This project proposes to use genetic techniques to gain a better understanding of zinc metabolism in the mouse. A family of genes encoding transmembrane proteins that facilitate removal of zinc from the cytoplasm has been cloned. This family includes ZnT-1, which transports zinc out of the cell; ZnT-2, which facilitates accumulation of zinc in endosomal/lysosomal compartments, and ZnT-3, which was cloned by homology to ZnT-2 and is expressed in neuronal cells that sequester zinc in synaptic vesicles. These genes may play an essential role in protecting cells from excess zinc and/or facilitating the concentration of zinc in intracellular compartments where it may serve special functions. To test these hypotheses, the expression of these transporters will be analyzed, at both the tissue and cellular level, and that information will be used to help interpret the phenotypes of mice in which each of these genes is inactivated by homologous recombination. Mice lacking both zinc transporters and metallothioneins will also be generated to help define the role of these metal-binding proteins. The most exciting outcome of these experiments may be the demonstration that zinc has important neuromodulator functions.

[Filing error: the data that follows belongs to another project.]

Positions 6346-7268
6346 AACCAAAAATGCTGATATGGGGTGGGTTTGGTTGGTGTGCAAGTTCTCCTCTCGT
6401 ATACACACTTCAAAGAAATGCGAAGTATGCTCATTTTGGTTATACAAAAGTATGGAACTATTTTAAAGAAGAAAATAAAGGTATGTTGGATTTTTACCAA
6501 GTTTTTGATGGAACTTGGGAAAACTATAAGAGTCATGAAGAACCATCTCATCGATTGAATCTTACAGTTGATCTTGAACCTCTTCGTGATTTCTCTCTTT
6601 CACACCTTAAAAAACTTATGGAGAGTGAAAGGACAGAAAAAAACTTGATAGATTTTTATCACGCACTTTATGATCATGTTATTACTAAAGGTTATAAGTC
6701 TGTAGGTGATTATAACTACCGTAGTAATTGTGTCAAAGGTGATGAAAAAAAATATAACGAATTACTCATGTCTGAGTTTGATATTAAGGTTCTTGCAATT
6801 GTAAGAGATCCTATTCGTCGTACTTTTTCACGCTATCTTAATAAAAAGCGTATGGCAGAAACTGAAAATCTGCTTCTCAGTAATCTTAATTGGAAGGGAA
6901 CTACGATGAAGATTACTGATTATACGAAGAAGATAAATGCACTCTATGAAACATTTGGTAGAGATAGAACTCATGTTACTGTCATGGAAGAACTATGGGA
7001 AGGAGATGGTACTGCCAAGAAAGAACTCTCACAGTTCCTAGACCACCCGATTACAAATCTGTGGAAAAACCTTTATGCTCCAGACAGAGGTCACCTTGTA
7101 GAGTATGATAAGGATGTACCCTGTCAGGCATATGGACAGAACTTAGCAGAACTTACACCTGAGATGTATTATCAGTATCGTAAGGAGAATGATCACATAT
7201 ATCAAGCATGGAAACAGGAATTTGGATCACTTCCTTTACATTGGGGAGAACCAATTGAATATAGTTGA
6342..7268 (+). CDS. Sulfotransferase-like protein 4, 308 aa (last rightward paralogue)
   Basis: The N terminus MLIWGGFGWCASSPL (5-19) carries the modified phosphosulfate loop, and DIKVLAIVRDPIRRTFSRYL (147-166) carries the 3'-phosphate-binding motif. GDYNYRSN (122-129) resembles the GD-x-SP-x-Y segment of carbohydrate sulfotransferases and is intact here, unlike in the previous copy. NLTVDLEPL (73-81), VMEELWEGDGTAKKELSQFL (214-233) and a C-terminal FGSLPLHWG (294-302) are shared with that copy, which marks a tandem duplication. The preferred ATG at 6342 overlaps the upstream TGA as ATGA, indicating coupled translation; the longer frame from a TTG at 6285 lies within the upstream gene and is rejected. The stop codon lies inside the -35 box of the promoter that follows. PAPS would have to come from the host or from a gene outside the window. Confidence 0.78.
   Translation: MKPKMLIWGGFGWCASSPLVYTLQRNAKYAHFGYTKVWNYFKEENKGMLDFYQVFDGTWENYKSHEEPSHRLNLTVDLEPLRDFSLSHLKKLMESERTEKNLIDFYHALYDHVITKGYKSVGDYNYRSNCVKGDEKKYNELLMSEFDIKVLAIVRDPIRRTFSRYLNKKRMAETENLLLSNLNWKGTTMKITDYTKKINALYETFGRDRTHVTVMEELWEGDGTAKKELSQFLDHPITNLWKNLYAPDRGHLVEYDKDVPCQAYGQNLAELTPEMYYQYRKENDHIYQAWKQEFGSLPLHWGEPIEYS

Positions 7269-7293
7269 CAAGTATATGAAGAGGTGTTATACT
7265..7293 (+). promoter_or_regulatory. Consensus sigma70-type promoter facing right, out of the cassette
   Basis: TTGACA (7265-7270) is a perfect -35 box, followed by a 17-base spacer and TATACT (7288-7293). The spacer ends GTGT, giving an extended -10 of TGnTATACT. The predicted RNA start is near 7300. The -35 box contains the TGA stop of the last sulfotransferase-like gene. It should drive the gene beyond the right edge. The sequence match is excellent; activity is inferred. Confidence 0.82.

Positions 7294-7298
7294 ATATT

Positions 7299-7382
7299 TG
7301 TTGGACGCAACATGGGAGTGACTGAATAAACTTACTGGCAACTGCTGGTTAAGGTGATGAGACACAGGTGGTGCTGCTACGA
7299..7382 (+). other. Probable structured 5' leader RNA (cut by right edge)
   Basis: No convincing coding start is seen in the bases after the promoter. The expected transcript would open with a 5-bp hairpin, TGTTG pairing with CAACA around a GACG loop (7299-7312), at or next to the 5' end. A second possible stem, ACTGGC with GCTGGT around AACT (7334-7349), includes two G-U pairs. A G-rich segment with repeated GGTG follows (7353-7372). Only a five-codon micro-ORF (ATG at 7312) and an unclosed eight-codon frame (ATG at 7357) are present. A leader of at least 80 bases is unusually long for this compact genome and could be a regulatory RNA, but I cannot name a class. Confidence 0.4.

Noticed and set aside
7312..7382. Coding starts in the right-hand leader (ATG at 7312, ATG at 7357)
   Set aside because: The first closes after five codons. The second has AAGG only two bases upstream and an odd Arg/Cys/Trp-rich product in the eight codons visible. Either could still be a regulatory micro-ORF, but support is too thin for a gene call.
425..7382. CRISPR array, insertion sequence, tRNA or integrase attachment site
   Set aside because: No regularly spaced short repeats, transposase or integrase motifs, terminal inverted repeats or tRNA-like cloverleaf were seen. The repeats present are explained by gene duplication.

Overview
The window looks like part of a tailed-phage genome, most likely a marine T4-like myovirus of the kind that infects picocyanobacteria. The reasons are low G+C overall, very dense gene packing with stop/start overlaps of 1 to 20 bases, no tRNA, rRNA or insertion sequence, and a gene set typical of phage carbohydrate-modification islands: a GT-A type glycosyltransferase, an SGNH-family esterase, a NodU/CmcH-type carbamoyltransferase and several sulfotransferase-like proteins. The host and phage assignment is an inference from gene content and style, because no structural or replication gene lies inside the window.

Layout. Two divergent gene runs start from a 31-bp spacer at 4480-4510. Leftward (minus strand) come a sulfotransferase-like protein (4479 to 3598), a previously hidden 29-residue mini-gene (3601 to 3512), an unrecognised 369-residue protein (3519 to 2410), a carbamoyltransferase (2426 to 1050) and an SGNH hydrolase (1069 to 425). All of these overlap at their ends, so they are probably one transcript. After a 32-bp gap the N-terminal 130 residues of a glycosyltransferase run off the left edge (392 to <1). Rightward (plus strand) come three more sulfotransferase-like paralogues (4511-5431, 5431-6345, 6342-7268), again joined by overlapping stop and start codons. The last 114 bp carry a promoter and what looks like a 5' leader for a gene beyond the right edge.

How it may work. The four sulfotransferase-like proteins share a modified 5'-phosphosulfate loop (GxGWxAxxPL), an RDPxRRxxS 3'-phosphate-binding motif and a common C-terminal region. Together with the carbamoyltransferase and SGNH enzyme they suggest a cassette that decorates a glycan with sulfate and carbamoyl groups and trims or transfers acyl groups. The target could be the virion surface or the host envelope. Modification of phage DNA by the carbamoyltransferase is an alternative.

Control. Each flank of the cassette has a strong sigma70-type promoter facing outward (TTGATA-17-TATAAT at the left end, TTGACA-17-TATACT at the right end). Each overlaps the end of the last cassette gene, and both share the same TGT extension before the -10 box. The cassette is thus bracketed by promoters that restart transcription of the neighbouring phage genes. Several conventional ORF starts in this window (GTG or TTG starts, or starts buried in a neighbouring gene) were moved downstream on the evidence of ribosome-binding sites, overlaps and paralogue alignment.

National Institute of Health (NIH)
National Institute of Diabetes and Digestive and Kidney Diseases (NIDDK)
Research Project (R01)
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Study Section
Metallobiochemistry Study Section (BMT)
Program Officer
Haft, Carol Renfrew
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University of Washington
Schools of Medicine
United States
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